MMPs are also known to interact with ADAMs which are capable of degrading aggrecan, a cartilage-specific proteoglycan core protein [60]. MMPs and ADAMs are both involved with the c-MET signaling pathway that involves the binding of HGF, causing tyrosine residues Y1234 and Y1235 to phosphorylate, which in turn allows them to recruit signaling effectors with important functions in cell viability and motility [61]. ADAMs, such as ADAM-10 and ADAM-17, are also involved with cell-cell communication through the Notch signaling pathway and help to determine cell fate during development [62]. The ADAM cleavage site of Notch receptor in a protease-resistant state is protected by a negative regulatory region (NRR). The ligand-bearing cells induce global conformational changes in Notch that unfold the NRR structure and expose the ADAM cleavage site, initiating proteolytic activation of the Notch receptor. Both ADAM10 and ADAM17 were found to accept Notch1 (N1) as a substrate, however, the particular ADAM required for receptor activation is dependent on signaling induced by ligands [63]. Overexpression of ADAM will lead to a higher abundance of Notch cleavages which can result in the production of cancerous cells. MMPs and ADAMs interact with many other substrates that can cause a pyramid effect in cellular signaling [63,64].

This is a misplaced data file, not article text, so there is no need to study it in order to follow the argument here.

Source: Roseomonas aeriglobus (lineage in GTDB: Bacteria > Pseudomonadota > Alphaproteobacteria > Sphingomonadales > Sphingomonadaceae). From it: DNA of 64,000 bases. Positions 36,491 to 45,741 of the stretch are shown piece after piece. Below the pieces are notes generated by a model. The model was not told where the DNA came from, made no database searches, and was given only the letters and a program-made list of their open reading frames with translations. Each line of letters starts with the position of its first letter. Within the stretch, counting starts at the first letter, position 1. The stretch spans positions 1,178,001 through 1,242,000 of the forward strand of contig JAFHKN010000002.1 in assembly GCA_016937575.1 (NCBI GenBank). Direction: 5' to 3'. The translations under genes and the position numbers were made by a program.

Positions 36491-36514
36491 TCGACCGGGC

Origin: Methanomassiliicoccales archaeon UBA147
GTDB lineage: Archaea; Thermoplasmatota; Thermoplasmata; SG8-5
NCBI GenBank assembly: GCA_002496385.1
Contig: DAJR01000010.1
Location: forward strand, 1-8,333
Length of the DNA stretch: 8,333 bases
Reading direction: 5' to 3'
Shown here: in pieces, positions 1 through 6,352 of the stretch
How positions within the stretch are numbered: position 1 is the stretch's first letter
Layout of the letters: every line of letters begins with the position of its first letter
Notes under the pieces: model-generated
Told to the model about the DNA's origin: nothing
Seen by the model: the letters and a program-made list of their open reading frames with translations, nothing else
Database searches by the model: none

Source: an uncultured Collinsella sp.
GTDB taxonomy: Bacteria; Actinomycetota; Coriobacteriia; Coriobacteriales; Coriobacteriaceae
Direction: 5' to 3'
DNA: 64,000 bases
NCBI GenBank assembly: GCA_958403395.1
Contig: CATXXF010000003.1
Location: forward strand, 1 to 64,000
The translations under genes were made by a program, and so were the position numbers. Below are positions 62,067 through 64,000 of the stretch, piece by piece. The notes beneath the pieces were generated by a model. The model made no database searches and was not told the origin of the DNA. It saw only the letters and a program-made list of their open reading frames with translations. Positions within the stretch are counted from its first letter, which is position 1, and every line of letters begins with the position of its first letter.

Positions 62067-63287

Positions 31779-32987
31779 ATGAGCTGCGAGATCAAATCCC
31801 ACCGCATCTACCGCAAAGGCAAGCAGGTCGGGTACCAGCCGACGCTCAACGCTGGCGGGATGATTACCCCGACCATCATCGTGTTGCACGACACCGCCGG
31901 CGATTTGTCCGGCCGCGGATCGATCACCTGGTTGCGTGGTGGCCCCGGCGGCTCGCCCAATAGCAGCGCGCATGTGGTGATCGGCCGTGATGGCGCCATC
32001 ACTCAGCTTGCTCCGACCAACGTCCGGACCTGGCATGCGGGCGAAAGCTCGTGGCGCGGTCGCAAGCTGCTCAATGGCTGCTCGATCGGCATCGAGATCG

Tissue inhibitors of metalloproteinases (TIMPs) also hold an important role in cell signaling as they inhibit MMPs and ADAMs which restrict the formation of cancer, inflammatory, and degenerative diseases. TIMPs are necessary to maintain cellular hemostasis since many MMPs interact with varying substrates, which necessitates the four groups of TIMPs for higher-affinity binding to the various MMPs and ADAMs [27]. Non-selective inhibition of MMPs could also be detrimental to the cell since MMPs are regulators for the ECM and the degradation of collagen is necessary for adequate survival [65]. In retrospect, if the opposite occurs and TIMP is unable to inhibit MMPs efficiently, or if there is overexpression of the mRNA of MMPs, the excessive degradation of the extracellular membrane leads to inconsistent regulation and initiation and progression of cancer or various diseases. Research recently has been leading towards either identifying chemicals or different pathways that can inhibit MMPs without adding TIMPs, such as hispidulin which induces TIMP expression [66]. Overall, a perfect balance between the various MMPs and TIMPs are necessary for proper hemostasis of every cell to limit the creation of various cancers and diseases. MMPs are also known to regulate angiogenesis, a critical step in tumor growth. MMP-2, -9, and -14 directly regulate angiogenesis [67,68,69].